After a harrowing ordeal, a litter of abandoned kittens looks ahead to brighter days. Thanks to the efforts of local rescuers, the kittens were saved from a storm drain in Ohio.
Abandoned kittens rescued from storm drain in Cincinnati suburb
Residents discovered the abandoned kittens last Saturday trapped in a storm drain in Anderson Township, a suburb outside Cincinnati.
A serendipitous moment allowed cat foster mom Janet Ackerman to spring into action. She happened to drive by the intersection when she noticed something unusual. Local residents crouched over the storm drain as they attempted to lure the kittens out.
“There [were] two of the kittens that were out. I brought food with me. The third one was drawn out. I thought we were done. We thought there were only three,” Ackerman told WKRC.
Two more kittens still waited on rescue. In a situation like this, time is of the essence.
“I said, ‘Please call the fire department. It’s going to rain. The rainwater will get in here and drown the kittens. Let’s get them all out,'” Ackerman stated.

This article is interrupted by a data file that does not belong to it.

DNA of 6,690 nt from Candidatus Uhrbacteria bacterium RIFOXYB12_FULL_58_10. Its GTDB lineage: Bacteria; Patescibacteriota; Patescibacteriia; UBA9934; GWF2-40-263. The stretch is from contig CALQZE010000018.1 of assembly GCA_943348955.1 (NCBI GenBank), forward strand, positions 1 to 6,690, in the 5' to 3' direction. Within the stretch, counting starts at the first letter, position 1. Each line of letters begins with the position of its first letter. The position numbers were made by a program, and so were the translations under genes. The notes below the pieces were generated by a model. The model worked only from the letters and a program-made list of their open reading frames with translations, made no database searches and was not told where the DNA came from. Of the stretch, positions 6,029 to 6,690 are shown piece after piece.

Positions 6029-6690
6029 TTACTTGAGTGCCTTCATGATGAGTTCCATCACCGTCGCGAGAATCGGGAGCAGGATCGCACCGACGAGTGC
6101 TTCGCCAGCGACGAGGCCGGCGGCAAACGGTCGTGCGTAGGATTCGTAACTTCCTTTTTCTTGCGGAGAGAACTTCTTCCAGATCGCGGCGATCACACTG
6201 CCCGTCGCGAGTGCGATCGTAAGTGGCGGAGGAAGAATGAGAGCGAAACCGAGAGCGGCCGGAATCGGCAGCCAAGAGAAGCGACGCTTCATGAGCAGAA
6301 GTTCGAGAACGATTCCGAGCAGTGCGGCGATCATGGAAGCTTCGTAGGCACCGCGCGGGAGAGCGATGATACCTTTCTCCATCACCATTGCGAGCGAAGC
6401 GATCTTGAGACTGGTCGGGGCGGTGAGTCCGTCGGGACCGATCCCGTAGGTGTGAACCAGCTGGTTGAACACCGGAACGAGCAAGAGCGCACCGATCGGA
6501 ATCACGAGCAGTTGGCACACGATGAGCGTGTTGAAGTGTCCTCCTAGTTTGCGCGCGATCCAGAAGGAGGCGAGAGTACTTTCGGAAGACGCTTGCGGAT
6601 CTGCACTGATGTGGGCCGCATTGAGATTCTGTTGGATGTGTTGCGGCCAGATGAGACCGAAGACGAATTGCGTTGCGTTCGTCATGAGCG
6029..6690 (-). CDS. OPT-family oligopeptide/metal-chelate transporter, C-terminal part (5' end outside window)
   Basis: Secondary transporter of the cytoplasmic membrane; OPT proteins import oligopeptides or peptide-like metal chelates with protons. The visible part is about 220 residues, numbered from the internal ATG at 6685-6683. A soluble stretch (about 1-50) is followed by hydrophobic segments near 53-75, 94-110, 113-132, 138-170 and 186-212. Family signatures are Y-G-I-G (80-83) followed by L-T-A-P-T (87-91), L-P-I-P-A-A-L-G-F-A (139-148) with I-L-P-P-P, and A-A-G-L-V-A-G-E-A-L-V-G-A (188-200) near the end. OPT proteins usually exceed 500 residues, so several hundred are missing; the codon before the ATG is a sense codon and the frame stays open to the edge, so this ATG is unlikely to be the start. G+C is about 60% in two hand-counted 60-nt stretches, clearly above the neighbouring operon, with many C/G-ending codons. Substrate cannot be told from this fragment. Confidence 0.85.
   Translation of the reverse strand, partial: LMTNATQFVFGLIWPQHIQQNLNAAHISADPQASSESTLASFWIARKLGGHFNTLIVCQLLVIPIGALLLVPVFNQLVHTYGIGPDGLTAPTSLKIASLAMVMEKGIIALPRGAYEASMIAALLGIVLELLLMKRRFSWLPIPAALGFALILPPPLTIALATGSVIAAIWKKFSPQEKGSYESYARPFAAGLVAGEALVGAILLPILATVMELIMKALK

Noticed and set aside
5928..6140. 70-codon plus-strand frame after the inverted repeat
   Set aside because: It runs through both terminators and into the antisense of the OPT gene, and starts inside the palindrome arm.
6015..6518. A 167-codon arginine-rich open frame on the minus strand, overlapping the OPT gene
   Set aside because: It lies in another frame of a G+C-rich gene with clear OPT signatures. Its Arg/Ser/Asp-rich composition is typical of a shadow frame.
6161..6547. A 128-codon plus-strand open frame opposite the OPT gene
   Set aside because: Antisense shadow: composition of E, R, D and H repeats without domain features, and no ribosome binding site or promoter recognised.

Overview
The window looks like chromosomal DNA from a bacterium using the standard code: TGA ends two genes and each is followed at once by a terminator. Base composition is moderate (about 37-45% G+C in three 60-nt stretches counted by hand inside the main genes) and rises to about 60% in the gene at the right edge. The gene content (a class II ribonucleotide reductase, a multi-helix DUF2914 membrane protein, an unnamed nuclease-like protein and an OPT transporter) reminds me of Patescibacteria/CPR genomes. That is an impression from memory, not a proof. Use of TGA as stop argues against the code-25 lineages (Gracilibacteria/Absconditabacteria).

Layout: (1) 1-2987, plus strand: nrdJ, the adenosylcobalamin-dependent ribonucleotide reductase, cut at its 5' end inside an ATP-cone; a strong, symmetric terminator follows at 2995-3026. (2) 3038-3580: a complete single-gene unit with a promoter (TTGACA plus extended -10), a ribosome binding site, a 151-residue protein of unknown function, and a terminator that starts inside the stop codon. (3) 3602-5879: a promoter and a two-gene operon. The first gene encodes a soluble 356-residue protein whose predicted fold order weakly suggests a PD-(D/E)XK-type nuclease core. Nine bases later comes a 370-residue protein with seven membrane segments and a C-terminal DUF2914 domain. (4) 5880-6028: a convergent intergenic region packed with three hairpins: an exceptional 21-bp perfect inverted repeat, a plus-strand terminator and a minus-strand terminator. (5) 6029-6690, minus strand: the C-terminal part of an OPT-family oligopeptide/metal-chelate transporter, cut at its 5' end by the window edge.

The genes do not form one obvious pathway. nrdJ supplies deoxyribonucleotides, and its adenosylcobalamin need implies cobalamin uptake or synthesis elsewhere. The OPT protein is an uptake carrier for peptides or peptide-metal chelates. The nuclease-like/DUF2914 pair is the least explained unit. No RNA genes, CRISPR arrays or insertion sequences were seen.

A team effort from neighbors saves the lives of trapped kittens
With help from the neighbors, Ackerman rescued five kittens in total. She then brought the litter home for a much-needed bath.
“I do think whoever had them did take care of them. Maybe they got in over their head,” Ackerman said. “They probably dumped them on the side of the road and a car went by and they went into the sewer. I’m hoping no one intentionally dumped them in the sewer.”
Ackerman, a volunteer with the foster-based rescue Dee Dee’s Felines, quarantined the kittens. She estimated the lucky kittens are between 10 and 12 weeks old. Additionally, Ackerman plans to take the kittens to the vet for vaccines and spaying or neutering.
Because of the action of a few local heroes, this bundle of cats can look forward to love from their future forever families.
If you’re looking for a way to be a cat hero, consider fostering or volunteering at your local animal shelter. You can learn more about the benefit of fostering and volunteering at rescues by visiting the ASPCA.org.